Often I am asked, “How do I know what I want to do next?”
To which I respond, “Only you truly know.”
I know, it sounds like a cop out. Yet, I really believe that we have the answers inside ourselves far more often than we think we do. As a coach, speaker, and student of women’s leadership, I feel very compassionate about helping women find their calling. And, often their current gig is not getting it done. We tend to accept the dull reality of our current job or workplace, and not question why we dread going to work.
Since writing Pivot Point, we have researched additional resources and tools with amazing women leaders. While the key principles still apply – being authentic, expressing confidence, building a winning career game plan, connecting with purpose, asking for it, and leading with influence – we now offer three simple steps to get to “what’s next” more quickly. We call this our Pivot Point Career Calculator based on these essential steps:
- Know your skills and wills (the things you are good at and the things you love)
- Find the intersection of the skills and wills to craft your ideal job description
- Map your resume to your ideal job description
Know your skills and wills
This is pivotal. The first step is self-discovery. This means creating a lengthy, detailed inventory of everything that you do well and everything that you are passionate about. Get a white board, journal, or computer and write or type until your fingers and brain hurt.
We often discount or second guess these critical details about ourselves. As key with any brainstorm, every idea is a good idea. Reflect using these questions:
- What are the tasks/goals that get you most excited? (will)
- What are the tasks/goals that you are doing on your very best days? (will)
- What are the tasks/goals that people continuously praise you for? (skill)
- What are the tasks/goals that you seem to be most effective at? (skill)
With at least 10 bullet points for both skill and will, begin prioritizing what flips your trigger from a will perspective, and what you feel most confident at doing from a skill perspective. Keep the list comprehensive, and be sure to ask for feedback from people that know you well and you respect.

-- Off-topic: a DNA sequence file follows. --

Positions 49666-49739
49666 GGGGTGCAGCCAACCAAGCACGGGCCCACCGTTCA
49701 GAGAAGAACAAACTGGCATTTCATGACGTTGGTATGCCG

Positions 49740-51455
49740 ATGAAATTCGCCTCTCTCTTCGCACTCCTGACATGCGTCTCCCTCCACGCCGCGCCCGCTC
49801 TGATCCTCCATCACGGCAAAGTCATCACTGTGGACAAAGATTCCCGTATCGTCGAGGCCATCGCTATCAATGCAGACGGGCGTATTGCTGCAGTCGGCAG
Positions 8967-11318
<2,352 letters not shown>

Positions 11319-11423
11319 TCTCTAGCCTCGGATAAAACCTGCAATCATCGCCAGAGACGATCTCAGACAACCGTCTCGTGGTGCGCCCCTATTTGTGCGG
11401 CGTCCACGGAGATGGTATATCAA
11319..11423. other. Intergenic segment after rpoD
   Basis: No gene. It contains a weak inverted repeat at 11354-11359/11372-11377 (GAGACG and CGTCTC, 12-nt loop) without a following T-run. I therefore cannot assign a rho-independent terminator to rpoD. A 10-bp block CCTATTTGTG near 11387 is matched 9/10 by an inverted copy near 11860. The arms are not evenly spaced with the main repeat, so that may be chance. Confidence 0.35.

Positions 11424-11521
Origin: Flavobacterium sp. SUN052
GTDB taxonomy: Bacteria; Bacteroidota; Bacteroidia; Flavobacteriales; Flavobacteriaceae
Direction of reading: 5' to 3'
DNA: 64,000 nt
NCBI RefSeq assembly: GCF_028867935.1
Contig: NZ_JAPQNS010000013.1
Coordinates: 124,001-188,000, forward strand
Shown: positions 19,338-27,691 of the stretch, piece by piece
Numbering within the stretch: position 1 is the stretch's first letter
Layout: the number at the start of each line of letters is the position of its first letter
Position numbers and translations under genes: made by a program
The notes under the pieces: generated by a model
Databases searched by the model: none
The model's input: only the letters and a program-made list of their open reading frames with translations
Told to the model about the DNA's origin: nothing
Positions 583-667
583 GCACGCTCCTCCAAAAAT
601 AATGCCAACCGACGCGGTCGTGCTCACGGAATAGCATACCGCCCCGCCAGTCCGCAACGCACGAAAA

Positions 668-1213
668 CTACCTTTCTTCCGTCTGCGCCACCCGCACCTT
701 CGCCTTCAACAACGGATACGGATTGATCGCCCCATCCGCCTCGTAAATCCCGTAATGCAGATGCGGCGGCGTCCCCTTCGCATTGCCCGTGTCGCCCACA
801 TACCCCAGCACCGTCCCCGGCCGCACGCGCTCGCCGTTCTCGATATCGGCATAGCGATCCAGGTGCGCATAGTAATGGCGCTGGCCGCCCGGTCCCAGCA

Find the intersection of the skills and wills to craft your ideal job description
Picture your skills and wills like a venn diagram. Where the skills and wills overlap you will find your happy place. The intersection of your unique strengths and passions yield something very powerful – your purpose. Having done this exercise many times with women asking “what’s next,” I find that no list is the same. Our skills and wills are unique to us. And, for us to be successful, our purpose must be aligned to them.
With this intersection of key skill and will attributes in hand, scour the internet – Indeed, LinkedIn, Glass Door, etc. – to find job descriptions that list these attributes in their job roles and responsibilities lists. Copy the bullet points that most align with your attributes and make your own ideal job description. One pitfall to watch out for here is to avoid judging merely by the job title, industry, or functional area. I rarely find that these matter nearly as much as the actual job role description and the daily tasks you are responsible for.